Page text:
WEEPING OVER JERUSALEM: THE CONTEXT
Luke 19:41-44 tells of Jesus' weeping over Jerusalem, saying, "Would that even today you knew the things that make for peace! For the days shall come upon you, when your enemies will cast up a bank about you and surround you, and hem you in on every side, and dash you to the ground, you and your children within you, and they will not leave one stone upon another in you; because you did not know the time of your visitation."
Only Luke captures this sentiment by Jesus and His concern for the city, also adding His prediction for the destruction of Jerusalem. Jesus' coming brings either salvation or Judgement. If only they knew that peace had arrived in the city, the city whose very name means "City of Peace.” There exists a stark contrast between the joy and proclamations of the people and the weeping of Jesus. Even those who praised His entrance and coming did not understand the destruction that was about to befall them
Olive Tree in the Garden of Gethsemane
THE TEMPLE: THE CONTEXT
"And they came to Jerusalem. And he entered the temple and began to drive out those who sold and those who bought in the temple, and he overturned the tables of the money-changers…" (Mark 11:15).
"Those who sold" were selling kosher animals used for sacrifice in the temple. The money changers were present to change currency to the currency accepted for the expected payment of the temple tax. Allowing these things to go on in the temple site transformed a place set aside for worship, prayer, and communion with God to an open market stockyard filled with the sounds and smell of animals. Extortion ran rampant due to the increased population for Passover. It was the perfect opportunity for the money changers to increase their change fee and take advantage of the pilgrims. The chief priests, the elevated leaders of the people, benefited greatly from allowing for such events to take place. Their wealth, as seen in the excavated 6,000-square-foot mansions of the high priests, show wealth and power that was rank with corruption; they had long given up the sacredness of the temple.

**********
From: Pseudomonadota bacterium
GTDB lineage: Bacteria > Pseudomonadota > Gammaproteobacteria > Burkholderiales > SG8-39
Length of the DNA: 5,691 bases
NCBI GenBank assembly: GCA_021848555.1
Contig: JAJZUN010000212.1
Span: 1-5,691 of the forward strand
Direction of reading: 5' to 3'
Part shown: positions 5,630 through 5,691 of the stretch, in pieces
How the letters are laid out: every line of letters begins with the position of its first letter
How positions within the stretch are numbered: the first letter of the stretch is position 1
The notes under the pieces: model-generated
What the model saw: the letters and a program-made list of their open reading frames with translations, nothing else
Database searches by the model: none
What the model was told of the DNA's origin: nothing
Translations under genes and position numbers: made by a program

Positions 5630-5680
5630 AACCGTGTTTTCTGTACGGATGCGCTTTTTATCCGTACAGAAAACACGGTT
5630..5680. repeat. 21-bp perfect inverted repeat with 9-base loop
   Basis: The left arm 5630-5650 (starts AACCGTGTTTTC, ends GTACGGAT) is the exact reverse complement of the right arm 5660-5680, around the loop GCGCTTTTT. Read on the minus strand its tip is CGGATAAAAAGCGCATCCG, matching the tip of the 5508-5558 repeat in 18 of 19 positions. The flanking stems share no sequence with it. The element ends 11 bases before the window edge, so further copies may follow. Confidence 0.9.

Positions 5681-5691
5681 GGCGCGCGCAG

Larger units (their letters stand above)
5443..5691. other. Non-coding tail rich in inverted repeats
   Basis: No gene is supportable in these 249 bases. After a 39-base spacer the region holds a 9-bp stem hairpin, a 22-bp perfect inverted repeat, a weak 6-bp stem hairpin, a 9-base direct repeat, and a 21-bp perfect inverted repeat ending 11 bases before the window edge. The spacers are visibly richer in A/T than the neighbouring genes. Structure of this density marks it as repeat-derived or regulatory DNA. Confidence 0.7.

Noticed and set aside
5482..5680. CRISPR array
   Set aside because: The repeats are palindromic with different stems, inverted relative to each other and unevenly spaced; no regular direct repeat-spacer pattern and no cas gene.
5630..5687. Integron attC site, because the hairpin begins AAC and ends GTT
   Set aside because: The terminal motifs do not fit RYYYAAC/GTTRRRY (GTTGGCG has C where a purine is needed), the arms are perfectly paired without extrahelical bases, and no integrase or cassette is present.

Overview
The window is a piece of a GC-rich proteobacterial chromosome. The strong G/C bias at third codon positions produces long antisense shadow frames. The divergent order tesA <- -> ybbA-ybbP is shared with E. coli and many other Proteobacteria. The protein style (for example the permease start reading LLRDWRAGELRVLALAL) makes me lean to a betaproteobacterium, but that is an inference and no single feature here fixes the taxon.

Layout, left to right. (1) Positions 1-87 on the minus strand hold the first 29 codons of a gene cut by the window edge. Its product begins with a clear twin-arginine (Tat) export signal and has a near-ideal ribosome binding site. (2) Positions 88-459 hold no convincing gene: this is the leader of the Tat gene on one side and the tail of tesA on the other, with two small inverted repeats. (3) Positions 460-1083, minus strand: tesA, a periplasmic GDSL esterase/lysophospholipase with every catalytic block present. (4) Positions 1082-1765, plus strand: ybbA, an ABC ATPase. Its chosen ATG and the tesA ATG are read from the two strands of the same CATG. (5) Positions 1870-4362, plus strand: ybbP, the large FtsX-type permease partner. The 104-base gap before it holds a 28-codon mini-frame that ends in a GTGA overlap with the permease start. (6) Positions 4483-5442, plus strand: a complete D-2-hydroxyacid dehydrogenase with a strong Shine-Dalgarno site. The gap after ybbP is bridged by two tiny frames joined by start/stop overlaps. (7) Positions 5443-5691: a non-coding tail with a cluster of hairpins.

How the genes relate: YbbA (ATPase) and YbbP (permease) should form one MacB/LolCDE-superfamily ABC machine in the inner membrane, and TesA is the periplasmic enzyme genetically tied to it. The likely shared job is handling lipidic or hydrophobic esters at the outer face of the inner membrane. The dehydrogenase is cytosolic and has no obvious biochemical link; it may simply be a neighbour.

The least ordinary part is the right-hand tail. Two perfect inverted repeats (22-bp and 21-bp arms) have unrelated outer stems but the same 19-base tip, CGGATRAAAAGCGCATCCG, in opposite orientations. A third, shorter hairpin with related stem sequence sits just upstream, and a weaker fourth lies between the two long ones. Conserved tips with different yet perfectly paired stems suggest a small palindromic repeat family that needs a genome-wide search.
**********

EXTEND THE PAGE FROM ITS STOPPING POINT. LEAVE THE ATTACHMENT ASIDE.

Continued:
The actions of the sellers, changers, and elevated leaders in what was to be a holy location spoke directly against those "things that make for peace.” Love for God and humanity was turned on its head. It was not Jesus' first time in Jerusalem. He was not a tourist viewing the sacred precincts of the temple for the first time, but as the sovereign Lord examining the institution to see whether it was fulfilling its divinely appointed mission (Expositor’s Bible Commentary, vol.8, p.725). Jesus was not concerned with Israel's relationship with Rome; rather, Israel's relationship with God. The bleating of animals had replaced praise, and prayer replaced by greed. By entering the temple and turning the tables and driving out the money changers, Jesus portrayed forceful authority as a defender of the house of God and gives insight into the reasons the chief priests and their supporters wanted His destruction.
THE THINGS THAT MAKE FOR PEACE: THE APPLICATION
The words of Jesus, "not one stone will be left upon another," came to pass in 70 AD. Jerusalem was destroyed, and there are still examples today of the fires and rubble of the temple stones pummeled atop one another.
The destruction of the temple and Jerusalem in 70 AD begs the question; What are those things that make for peace?
Fallen stones from the destruction of the temple in 70 AD.
Jesus' actions display that He did not stand for corruption, dishonoring God, or taking advantage of people. Jesus demonstrated a tenderness and care as ". . . the blind, and the lame came to him in the temple, and he healed them." (Matthew 21:14) Jesus displayed that caring for His fellow-human exemplified honor to God who created them.
Do you allow for corruption, dishonoring God, or taking advantage of people? Or, do you care, as Jesus did, for those around you, those created in the Image of God? Today, how are you party to the "things that make for peace"?
Easter Devotional Israel